Legal Aids

Steps to File a Case in Court in Nigeria

Here in this post, we are going to discuss the steps to file a case in court in Nigeria. We hope you find this both educating and informative.

In our day-to-day engagements and activities, we relate with other humans and, in relating with other human beings, conflicts are bound to arise.

Some times, they are issues that can be easily settled and resolution reached. It is however undeniable that there are times when the issues that arise in our relationships with other persons need superior intervention. Superior intervention some times translates to legal intervention.

Read Also: 5 Functions of Magistrates Court in Nigeria

Steps to File a Case in Court in Nigeria
Steps to File a Case in Court in Nigeria – Photo Source: https://guardian.ng

Filing a case in court in Nigeria is most often than not a straight-forward process, especially with the enactment of recent and applicable laws at Federal and State levels. Subsidiary legislation such as the Rules of Courts have also broken down the processes even to the understanding of a lay man.

Legal issues are majorly in two forms, Civil or Criminal. Civil matters are between persons while criminal matters are between the state and a person (even though there is a victim involved). The steps to take in filing a case in Nigeria will depend on whether the facts in issue are of a civil or criminal nature.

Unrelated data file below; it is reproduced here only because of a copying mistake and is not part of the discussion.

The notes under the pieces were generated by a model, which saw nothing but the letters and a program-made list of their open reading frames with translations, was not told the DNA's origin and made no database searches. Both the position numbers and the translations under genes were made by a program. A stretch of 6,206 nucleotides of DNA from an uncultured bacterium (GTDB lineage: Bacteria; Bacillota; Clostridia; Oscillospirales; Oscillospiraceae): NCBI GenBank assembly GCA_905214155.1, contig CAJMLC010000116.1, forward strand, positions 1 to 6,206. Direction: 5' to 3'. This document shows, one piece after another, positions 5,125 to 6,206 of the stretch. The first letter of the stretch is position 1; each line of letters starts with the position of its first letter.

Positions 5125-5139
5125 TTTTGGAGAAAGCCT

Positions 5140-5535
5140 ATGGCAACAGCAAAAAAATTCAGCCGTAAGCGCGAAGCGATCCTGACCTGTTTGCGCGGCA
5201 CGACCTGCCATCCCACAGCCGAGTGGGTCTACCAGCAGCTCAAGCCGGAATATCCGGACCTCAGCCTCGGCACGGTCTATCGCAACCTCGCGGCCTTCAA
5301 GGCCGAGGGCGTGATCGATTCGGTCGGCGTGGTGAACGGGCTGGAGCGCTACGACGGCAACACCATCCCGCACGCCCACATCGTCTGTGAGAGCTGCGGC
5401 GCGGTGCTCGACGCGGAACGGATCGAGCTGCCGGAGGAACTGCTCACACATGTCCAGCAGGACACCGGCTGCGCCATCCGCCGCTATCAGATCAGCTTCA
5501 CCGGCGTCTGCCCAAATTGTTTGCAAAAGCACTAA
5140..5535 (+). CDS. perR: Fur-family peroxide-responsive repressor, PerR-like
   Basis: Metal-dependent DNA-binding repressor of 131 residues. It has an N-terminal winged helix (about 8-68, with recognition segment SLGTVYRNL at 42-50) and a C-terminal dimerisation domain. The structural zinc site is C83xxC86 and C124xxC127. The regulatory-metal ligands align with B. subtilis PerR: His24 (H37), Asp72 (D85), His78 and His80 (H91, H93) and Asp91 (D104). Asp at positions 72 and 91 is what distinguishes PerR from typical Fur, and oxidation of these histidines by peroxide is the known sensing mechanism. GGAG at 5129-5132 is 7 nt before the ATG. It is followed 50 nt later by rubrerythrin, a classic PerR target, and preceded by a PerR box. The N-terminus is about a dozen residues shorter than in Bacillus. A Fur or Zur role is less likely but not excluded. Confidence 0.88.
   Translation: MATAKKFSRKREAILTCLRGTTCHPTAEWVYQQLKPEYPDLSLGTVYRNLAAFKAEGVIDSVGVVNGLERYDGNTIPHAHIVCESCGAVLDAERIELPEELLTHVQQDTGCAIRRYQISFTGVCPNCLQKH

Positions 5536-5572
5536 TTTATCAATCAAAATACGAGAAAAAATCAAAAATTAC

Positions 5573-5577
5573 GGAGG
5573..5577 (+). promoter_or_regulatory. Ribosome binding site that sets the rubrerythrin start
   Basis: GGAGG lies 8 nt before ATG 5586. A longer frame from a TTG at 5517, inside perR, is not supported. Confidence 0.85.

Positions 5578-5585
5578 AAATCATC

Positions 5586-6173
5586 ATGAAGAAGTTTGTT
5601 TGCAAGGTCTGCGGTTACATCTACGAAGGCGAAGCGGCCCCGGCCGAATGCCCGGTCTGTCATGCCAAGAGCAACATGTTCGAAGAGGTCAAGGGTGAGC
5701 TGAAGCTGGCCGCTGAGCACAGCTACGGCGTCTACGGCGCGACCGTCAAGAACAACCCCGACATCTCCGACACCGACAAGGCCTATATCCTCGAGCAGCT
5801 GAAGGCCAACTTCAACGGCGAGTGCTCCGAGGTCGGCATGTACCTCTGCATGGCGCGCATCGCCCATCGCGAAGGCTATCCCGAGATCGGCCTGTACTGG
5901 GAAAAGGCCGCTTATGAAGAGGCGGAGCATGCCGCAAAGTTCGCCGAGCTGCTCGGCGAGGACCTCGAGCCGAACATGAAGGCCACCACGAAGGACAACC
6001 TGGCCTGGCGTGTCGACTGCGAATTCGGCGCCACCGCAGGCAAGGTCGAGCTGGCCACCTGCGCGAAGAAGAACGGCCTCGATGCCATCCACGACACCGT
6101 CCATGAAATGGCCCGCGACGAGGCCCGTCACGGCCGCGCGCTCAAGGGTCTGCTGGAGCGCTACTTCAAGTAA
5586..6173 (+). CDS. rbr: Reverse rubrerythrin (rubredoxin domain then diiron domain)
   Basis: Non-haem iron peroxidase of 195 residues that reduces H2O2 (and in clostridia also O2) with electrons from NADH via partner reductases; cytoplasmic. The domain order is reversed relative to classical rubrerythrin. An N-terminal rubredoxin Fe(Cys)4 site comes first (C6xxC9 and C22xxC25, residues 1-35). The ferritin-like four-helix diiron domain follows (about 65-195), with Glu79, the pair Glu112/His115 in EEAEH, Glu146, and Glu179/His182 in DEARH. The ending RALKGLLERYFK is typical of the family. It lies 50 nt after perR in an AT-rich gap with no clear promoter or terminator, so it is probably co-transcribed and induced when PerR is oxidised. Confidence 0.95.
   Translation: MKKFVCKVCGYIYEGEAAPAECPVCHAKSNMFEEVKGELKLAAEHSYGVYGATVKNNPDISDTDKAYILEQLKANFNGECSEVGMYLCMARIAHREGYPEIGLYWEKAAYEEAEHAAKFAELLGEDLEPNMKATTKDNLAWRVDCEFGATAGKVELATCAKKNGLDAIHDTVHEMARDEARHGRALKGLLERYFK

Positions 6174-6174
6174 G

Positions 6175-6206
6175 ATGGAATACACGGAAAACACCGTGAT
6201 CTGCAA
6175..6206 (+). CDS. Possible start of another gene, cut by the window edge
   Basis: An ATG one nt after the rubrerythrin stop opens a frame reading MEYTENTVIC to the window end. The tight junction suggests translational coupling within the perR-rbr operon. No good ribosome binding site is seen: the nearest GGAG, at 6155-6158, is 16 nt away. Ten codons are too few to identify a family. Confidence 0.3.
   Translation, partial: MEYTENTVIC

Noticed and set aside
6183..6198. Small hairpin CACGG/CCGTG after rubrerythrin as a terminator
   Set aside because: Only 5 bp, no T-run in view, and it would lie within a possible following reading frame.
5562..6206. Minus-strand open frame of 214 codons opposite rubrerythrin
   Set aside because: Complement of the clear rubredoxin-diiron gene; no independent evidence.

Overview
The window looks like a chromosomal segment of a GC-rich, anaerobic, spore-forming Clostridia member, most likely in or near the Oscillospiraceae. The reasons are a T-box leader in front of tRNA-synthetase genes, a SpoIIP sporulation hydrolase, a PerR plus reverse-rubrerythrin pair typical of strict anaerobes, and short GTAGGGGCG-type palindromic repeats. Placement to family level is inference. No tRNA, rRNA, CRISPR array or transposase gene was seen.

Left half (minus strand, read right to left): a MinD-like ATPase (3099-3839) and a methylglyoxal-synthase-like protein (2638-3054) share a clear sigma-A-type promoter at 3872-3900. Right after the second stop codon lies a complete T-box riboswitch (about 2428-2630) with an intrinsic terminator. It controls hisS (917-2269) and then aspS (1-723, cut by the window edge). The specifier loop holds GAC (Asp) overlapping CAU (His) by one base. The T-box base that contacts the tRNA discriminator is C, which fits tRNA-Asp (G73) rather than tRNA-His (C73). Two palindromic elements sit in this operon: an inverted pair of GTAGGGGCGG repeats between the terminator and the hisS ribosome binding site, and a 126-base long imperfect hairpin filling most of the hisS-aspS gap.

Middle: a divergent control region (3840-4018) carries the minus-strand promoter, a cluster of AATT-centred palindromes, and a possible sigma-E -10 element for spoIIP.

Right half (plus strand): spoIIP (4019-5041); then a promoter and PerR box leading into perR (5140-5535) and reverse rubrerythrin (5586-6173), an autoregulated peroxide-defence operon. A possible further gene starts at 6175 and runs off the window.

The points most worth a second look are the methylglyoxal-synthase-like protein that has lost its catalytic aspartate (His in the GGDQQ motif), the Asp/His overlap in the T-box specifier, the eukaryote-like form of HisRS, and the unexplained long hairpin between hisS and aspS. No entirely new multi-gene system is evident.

Read Also: 6 Functions Of High Court In Nigeria

Commencement of a civil action

A civil matter can be filed in a Nigeria in either of two courts; the Magistrates’ Court or, the High Court.

To commence an action in the Magistrates’ Court, there are three main factors to be taken into consideration;

  • Where the defendant resides
  • Where the defendant carries on business
  • Where the cause of action arose.

Once the required factors are considered and comply with the provisions of the applicable laws, a civil case can be filed in the Magistrates’ Court in either of the following forms:

  1. Claim
  • The claimant files a claim with the registrar of the court along with an appropriately detailed particulars of claim.

The particulars of claim must be signed by the claimant and his address must be provided (and that of his legal practitioner if he is represented by one).

  • Based on the claim filed, the Magistrate or Registrar, upon the directive of the Magistrate, issues an ordinary summons for the defendant.

A copy of the claimant’s particulars of claim is attached to the summons to the defendant.

  • The defendant (with or without legal representation) replies to the claim and must do so within 5 days.
  • The defendant can;
    1. File a counterclaim or defence within 6 days
    2. File a counterclaim seeking to join another person as co-defendant and asking for time to allow him do so
  • Request that additional documents be made available to him within 6 days.
  1. Summary Summons